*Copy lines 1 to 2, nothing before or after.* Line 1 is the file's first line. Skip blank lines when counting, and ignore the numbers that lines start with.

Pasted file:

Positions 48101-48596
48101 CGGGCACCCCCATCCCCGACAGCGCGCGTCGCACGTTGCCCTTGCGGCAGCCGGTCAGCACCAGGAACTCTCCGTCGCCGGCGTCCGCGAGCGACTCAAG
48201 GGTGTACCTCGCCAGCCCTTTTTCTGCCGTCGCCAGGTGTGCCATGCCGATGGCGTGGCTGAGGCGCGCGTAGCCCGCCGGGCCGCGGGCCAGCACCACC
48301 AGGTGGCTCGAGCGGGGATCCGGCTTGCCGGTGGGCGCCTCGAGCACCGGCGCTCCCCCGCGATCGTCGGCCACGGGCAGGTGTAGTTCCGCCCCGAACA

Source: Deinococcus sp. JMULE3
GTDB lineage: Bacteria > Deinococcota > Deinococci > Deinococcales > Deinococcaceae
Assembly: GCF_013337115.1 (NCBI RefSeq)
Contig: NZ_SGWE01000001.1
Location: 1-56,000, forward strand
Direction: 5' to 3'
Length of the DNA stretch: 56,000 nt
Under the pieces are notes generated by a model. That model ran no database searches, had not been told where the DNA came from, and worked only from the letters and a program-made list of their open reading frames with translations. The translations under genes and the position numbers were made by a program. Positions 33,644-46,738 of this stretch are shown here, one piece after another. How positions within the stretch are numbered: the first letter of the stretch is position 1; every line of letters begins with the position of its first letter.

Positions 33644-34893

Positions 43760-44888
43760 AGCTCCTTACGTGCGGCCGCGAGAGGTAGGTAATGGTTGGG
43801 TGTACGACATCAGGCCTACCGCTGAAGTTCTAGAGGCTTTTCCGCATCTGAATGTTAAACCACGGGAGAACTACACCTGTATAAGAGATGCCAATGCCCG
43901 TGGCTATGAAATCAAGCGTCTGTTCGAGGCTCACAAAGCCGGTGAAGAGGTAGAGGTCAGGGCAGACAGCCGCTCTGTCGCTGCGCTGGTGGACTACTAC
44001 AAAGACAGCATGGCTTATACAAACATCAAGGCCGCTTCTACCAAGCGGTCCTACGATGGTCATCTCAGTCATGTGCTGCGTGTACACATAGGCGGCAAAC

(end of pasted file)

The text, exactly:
Positions 48101-48596
48101 CGGGCACCCCCATCCCCGACAGCGCGCGTCGCACGTTGCCCTTGCGGCAGCCGGTCAGCACCAGGAACTCTCCGTCGCCGGCGTCCGCGAGCGACTCAAG